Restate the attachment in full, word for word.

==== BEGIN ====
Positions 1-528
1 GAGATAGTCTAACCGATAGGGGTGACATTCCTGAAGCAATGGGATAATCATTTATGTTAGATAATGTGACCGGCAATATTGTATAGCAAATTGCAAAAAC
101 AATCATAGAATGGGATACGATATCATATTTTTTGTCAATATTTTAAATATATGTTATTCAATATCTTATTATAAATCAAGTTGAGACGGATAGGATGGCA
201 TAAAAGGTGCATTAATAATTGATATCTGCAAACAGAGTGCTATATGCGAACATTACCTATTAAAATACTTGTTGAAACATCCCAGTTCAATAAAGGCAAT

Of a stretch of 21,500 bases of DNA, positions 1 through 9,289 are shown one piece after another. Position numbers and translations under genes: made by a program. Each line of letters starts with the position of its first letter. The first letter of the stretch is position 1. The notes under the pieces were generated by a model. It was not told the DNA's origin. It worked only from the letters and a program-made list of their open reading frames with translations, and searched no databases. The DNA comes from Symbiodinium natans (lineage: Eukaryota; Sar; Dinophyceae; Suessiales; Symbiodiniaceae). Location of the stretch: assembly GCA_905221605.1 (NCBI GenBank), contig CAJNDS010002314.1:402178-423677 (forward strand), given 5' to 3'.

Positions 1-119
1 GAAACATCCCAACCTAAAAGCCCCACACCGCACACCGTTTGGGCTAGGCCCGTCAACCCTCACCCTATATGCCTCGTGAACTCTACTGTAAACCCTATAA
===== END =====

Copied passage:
Positions 1-528
1 GAGATAGTCTAACCGATAGGGGTGACATTCCTGAAGCAATGGGATAATCATTTATGTTAGATAATGTGACCGGCAATATTGTATAGCAAATTGCAAAAAC
101 AATCATAGAATGGGATACGATATCATATTTTTTGTCAATATTTTAAATATATGTTATTCAATATCTTATTATAAATCAAGTTGAGACGGATAGGATGGCA
201 TAAAAGGTGCATTAATAATTGATATCTGCAAACAGAGTGCTATATGCGAACATTACCTATTAAAATACTTGTTGAAACATCCCAGTTCAATAAAGGCAAT

Of a stretch of 21,500 bases of DNA, positions 1 through 9,289 are shown one piece after another. Position numbers and translations under genes: made by a program. Each line of letters starts with the position of its first letter. The first letter of the stretch is position 1. The notes under the pieces were generated by a model. It was not told the DNA's origin. It worked only from the letters and a program-made list of their open reading frames with translations, and searched no databases. The DNA comes from Symbiodinium natans (lineage: Eukaryota; Sar; Dinophyceae; Suessiales; Symbiodiniaceae). Location of the stretch: assembly GCA_905221605.1 (NCBI GenBank), contig CAJNDS010002314.1:402178-423677 (forward strand), given 5' to 3'.

Positions 1-119
1 GAAACATCCCAACCTAAAAGCCCCACACCGCACACCGTTTGGGCTAGGCCCGTCAACCCTCACCCTATATGCCTCGTGAACTCTACTGTAAACCCTATAA